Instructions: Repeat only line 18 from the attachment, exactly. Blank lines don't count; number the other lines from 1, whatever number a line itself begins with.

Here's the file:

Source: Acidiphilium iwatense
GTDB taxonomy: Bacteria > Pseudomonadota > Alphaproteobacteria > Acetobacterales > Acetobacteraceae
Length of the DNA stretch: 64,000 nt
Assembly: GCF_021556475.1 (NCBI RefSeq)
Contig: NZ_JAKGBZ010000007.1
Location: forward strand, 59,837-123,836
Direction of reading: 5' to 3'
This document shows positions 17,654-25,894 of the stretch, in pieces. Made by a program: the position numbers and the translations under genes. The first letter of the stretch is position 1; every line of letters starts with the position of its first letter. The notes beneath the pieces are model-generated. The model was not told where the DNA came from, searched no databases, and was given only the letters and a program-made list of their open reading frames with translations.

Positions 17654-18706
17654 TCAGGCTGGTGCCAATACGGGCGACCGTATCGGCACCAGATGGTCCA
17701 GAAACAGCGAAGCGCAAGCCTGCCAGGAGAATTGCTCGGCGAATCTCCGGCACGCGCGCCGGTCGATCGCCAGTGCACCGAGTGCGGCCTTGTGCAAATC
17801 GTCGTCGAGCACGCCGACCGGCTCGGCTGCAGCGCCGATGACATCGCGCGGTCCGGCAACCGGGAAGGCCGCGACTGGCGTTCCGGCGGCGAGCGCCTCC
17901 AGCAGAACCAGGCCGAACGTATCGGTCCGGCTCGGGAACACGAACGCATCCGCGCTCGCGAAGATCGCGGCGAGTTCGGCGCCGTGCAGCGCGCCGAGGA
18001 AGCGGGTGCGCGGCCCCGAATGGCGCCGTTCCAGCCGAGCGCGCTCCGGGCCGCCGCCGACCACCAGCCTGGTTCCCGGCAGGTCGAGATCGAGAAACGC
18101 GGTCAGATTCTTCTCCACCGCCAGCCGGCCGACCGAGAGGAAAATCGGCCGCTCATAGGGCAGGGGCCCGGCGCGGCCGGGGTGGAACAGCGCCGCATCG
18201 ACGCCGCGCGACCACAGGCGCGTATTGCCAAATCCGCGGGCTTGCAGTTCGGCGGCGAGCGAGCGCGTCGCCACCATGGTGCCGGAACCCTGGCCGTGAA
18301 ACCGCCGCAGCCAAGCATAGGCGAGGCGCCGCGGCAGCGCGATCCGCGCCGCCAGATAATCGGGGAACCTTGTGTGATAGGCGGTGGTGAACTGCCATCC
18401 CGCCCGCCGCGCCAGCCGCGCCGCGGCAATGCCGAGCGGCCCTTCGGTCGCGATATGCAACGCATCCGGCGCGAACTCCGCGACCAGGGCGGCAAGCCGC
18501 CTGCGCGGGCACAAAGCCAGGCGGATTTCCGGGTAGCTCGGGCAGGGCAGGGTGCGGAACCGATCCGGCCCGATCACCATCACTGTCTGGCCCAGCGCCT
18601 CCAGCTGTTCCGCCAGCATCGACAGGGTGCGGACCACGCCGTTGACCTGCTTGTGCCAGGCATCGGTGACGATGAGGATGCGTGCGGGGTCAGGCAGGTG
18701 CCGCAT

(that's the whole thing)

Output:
18401 CGCCCGCCGCGCCAGCCGCGCCGCGGCAATGCCGAGCGGCCCTTCGGTCGCGATATGCAACGCATCCGGCGCGAACTCCGCGACCAGGGCGGCAAGCCGC